Tuesday, August 20, 2013

U2.COM : Utter Propaganda

We're always looking to bring our subscribers rare content on U2.com. Someone reminded us that long before the internet there were these printed artefacts made with ink and paper called 'magazines'. In the mid-1980's the band launched their own magazine, Propaganda

Each edition carried interviews, behind-the-scenes action from video-shoots or recording studios, road diaries, classic photography, profiles of acts that the band were into and stories about the latest campaign from Amnesty or Greenpeace. 

Published with a regular irregularity over 16 years until 2002, Propaganda was the official U2 magazine. You got a copy only if you were a member of the fan club and it became a great place to get in touch with U2 afficonados around the world. You could send each other postcards (like extremely slow emails travelling by sack in ship and plane) and arrange to meet at gigs. You could fall in love and spend your life together. 

Some of our more mature subscribers will have back copies clogging up an attic somewhere but most of you may never have seen it. That's why we're aiming to bring a new (old) issue online two or three times a year, just like first time around. (To preserve people's anonymity we've redacted surnames, home addresses and phone numbers from the print editions and occasionally we'll exclude some elements of the original content).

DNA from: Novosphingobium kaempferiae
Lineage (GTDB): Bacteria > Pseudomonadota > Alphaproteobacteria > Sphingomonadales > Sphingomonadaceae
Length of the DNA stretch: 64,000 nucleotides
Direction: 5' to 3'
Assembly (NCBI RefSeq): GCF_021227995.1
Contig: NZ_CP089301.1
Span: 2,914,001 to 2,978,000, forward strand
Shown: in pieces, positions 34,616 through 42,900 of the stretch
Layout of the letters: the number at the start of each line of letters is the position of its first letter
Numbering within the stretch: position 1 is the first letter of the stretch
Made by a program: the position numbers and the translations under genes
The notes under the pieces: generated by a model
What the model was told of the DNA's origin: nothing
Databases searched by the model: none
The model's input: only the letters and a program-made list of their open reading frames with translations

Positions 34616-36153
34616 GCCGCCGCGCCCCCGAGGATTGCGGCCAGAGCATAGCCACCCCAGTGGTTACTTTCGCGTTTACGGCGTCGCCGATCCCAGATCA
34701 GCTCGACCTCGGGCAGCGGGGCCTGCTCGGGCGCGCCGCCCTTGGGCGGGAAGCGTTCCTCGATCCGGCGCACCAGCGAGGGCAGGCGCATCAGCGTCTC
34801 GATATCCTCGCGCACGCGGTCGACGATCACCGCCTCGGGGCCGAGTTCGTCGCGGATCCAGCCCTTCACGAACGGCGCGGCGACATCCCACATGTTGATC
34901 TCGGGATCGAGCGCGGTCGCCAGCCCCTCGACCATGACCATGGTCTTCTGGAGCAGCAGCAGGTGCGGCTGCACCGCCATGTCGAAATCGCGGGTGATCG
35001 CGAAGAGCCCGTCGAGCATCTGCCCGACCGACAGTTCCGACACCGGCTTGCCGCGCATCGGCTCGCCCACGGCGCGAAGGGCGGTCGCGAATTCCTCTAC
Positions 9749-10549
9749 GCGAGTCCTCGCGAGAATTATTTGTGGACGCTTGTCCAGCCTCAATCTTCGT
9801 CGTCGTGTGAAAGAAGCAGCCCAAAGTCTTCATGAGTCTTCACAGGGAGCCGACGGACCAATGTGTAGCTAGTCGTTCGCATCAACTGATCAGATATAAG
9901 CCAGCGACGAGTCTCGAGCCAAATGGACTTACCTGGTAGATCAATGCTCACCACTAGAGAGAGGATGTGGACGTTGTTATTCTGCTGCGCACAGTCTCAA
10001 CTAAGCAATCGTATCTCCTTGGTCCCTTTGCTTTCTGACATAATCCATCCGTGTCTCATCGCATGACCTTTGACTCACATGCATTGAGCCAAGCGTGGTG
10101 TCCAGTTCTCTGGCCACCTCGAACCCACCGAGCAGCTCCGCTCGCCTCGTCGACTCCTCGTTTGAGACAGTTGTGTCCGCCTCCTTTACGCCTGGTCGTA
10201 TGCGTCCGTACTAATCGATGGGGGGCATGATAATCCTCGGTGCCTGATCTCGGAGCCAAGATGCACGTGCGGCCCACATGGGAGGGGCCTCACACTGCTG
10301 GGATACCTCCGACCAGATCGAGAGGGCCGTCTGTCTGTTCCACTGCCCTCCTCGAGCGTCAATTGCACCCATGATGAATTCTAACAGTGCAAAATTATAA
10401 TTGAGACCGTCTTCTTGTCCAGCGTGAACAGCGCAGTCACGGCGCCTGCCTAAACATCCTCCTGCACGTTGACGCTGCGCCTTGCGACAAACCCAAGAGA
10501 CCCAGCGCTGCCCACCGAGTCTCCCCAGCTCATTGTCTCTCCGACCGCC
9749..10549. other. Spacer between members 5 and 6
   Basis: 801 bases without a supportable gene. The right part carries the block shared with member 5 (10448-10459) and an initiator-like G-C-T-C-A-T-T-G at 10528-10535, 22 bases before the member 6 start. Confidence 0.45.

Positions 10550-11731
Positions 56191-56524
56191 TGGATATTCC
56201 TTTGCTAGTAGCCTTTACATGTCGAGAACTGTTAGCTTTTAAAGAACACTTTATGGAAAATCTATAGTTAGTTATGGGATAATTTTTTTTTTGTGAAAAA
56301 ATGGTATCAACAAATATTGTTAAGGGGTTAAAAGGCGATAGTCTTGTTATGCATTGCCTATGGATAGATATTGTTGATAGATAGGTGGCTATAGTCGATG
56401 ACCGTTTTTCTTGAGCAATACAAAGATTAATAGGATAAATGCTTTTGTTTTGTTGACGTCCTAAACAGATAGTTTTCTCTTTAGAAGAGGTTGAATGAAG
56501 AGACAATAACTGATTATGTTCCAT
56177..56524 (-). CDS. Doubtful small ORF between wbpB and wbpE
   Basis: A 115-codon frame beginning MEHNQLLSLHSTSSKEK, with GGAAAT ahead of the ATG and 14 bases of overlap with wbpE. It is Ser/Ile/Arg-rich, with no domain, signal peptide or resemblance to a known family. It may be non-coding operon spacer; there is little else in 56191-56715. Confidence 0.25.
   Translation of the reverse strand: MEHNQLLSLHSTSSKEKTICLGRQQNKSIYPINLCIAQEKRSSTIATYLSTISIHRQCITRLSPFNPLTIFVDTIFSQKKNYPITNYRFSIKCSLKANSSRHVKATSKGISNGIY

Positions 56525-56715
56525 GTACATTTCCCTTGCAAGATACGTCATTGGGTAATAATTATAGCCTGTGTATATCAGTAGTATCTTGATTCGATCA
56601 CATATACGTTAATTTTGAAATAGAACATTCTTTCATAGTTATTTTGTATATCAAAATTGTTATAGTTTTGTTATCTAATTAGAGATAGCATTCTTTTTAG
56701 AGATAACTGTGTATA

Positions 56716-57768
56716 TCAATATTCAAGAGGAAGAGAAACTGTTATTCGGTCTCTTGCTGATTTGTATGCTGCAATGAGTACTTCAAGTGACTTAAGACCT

We're kicking things off with a special issue which marked the release of Achtung Baby in 1991, the only edition to go beyond the fan club. Take a read, play around with the features and tell us what you think in the comments. (If you know Propaganda from way back when, tell us which issue you'd like to see go live next.) 

First Published in 1991 

'To mark the first all-new studio album since The Joshua Tree in 1987, this issue of the band's own magazine charts the creation of the new long-player in places as diverse as Berlin, Germany, North America and Dublin, Ireland.
This edition contains exclusive, largely unpublished, photography from Anton Corbijn, location reports from the making of The Fly video, and background information on how the 'look' of Achtung Baby came together…'

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